Gaming Tests: Civilization 6

Originally penned by Sid Meier and his team, the Civilization series of turn-based strategy games are a cult classic, and many an excuse for an all-nighter trying to get Gandhi to declare war on you due to an integer underflow. Truth be told I never actually played the first version, but I have played every edition from the second to the sixth, including the fourth as voiced by the late Leonard Nimoy, and it a game that is easy to pick up, but hard to master.

Benchmarking Civilization has always been somewhat of an oxymoron – for a turn based strategy game, the frame rate is not necessarily the important thing here and even in the right mood, something as low as 5 frames per second can be enough. With Civilization 6 however, Firaxis went hardcore on visual fidelity, trying to pull you into the game. As a result, Civilization can taxing on graphics and CPUs as we crank up the details, especially in DirectX 12.

For this benchmark, we are using the following settings:

  • 480p Low, 1440p Low, 4K Low, 1080p Max

For automation, Firaxis supports the in-game automated benchmark from the command line, and output a results file with frame times. We do as many runs within 10 minutes per resolution/setting combination, and then take averages and percentiles.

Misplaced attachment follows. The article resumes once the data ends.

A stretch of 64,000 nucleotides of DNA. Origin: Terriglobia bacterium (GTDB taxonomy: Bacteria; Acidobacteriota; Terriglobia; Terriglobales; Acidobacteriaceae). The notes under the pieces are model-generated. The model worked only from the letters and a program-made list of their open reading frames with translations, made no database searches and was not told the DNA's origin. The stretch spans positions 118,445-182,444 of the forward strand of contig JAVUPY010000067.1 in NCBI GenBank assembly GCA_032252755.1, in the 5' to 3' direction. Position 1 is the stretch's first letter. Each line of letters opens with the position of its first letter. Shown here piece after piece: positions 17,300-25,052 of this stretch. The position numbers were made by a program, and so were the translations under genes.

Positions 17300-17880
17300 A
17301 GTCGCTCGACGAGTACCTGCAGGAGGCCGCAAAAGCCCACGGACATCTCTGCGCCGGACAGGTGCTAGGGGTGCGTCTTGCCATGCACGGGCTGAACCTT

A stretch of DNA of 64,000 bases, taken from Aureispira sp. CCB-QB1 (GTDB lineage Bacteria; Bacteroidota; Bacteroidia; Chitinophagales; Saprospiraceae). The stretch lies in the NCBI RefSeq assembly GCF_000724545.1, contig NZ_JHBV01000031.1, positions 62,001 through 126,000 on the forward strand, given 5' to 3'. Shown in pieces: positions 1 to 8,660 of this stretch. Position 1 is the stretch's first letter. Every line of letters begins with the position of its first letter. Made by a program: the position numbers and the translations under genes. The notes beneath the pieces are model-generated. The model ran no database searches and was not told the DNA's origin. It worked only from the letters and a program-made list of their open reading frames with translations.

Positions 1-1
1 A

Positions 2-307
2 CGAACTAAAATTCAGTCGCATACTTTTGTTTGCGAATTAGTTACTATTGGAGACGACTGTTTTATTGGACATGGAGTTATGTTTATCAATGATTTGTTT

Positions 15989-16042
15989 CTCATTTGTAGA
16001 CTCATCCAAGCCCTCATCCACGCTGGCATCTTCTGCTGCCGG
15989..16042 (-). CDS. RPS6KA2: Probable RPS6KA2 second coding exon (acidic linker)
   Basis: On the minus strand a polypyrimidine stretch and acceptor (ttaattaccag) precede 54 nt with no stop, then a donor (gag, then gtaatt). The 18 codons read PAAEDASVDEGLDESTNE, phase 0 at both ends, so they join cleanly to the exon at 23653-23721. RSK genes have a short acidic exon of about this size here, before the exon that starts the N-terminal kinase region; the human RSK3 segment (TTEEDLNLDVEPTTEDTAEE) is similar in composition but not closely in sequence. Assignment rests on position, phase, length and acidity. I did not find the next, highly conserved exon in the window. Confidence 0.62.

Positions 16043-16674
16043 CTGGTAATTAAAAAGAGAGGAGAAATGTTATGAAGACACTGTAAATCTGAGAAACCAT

AnandTech Low Resolution
Low Quality
Medium Resolution
Low Quality
High Resolution
Low Quality
Medium Resolution
Max Quality
Average FPS
95th Percentile

All of our benchmark results can also be found in our benchmark engine, Bench.

 

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  • Makste - Monday, November 16, 2020 - link

    I think the game optimizations for intel processors become clear at those resolutions. AMD has been a none factor in gaming for so long. These games have been developed on and mostly optimised to work better on intel machines Reply
  • Silma - Wednesday, November 11, 2020 - link

    At 4K, the 3700X beats the 5600X quite often. Reply
  • Samus - Friday, November 13, 2020 - link

    Considering Intel just released a new generation of CPU's, it's astonishing at their current IPC generation-over-generation trajectory, it will take them two more generations to surpass Zen 3. That's almost 2 years.

    Wow.
    Reply
  • ssshenoy - Tuesday, December 15, 2020 - link

    I dont think this article compares the latest generation from Intel - the Willow Cove core in Tiger lake which is launched only for notebooks. The comparison here seems to be with the ancient Skylake generation on 14 nm. Reply
  • abufrejoval - Friday, November 13, 2020 - link

    Got my Ryzen 7 5800X on a new Aorus X570 mainboard and finally working, too.

    It turbos to 4850MHz without any overclocking, so I'd hazard 150MHz "bonus" are pretty much the default across the line.

    At the wall plug 210 Watts was the biggest load I observed for pure CPU loads. HWinfo never reporting anything in excess of 120 Watts on the CPU from internal sensors.